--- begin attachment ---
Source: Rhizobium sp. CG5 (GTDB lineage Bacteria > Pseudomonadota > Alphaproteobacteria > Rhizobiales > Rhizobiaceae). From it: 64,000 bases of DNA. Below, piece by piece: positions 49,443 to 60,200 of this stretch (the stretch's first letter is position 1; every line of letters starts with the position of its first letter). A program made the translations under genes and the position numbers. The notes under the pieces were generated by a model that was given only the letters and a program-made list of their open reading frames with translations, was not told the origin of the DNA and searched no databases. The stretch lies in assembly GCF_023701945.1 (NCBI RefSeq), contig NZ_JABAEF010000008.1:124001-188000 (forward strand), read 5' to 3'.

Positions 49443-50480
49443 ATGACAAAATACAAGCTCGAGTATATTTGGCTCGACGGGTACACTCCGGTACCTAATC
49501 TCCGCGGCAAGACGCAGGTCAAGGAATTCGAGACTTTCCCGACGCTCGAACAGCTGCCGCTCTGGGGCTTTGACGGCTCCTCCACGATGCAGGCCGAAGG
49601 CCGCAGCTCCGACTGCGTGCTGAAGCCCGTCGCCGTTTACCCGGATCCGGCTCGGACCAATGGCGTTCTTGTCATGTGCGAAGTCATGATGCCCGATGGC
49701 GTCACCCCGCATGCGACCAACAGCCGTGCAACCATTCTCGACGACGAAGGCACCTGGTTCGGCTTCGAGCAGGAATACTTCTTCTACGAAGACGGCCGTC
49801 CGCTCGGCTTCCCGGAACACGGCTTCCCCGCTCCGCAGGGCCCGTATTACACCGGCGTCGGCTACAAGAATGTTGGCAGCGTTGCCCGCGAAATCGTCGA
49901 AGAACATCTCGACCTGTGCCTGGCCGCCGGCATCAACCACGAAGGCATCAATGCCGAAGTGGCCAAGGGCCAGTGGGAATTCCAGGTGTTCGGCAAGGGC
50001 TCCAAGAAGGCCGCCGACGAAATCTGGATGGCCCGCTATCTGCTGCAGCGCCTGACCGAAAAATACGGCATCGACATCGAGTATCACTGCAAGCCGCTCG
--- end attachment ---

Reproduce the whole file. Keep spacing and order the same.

Source: Rhizobium sp. CG5 (GTDB lineage Bacteria > Pseudomonadota > Alphaproteobacteria > Rhizobiales > Rhizobiaceae). From it: 64,000 bases of DNA. Below, piece by piece: positions 49,443 to 60,200 of this stretch (the stretch's first letter is position 1; every line of letters starts with the position of its first letter). A program made the translations under genes and the position numbers. The notes under the pieces were generated by a model that was given only the letters and a program-made list of their open reading frames with translations, was not told the origin of the DNA and searched no databases. The stretch lies in assembly GCF_023701945.1 (NCBI RefSeq), contig NZ_JABAEF010000008.1:124001-188000 (forward strand), read 5' to 3'.

Positions 49443-50480
49443 ATGACAAAATACAAGCTCGAGTATATTTGGCTCGACGGGTACACTCCGGTACCTAATC
49501 TCCGCGGCAAGACGCAGGTCAAGGAATTCGAGACTTTCCCGACGCTCGAACAGCTGCCGCTCTGGGGCTTTGACGGCTCCTCCACGATGCAGGCCGAAGG
49601 CCGCAGCTCCGACTGCGTGCTGAAGCCCGTCGCCGTTTACCCGGATCCGGCTCGGACCAATGGCGTTCTTGTCATGTGCGAAGTCATGATGCCCGATGGC
49701 GTCACCCCGCATGCGACCAACAGCCGTGCAACCATTCTCGACGACGAAGGCACCTGGTTCGGCTTCGAGCAGGAATACTTCTTCTACGAAGACGGCCGTC
49801 CGCTCGGCTTCCCGGAACACGGCTTCCCCGCTCCGCAGGGCCCGTATTACACCGGCGTCGGCTACAAGAATGTTGGCAGCGTTGCCCGCGAAATCGTCGA
49901 AGAACATCTCGACCTGTGCCTGGCCGCCGGCATCAACCACGAAGGCATCAATGCCGAAGTGGCCAAGGGCCAGTGGGAATTCCAGGTGTTCGGCAAGGGC
50001 TCCAAGAAGGCCGCCGACGAAATCTGGATGGCCCGCTATCTGCTGCAGCGCCTGACCGAAAAATACGGCATCGACATCGAGTATCACTGCAAGCCGCTCG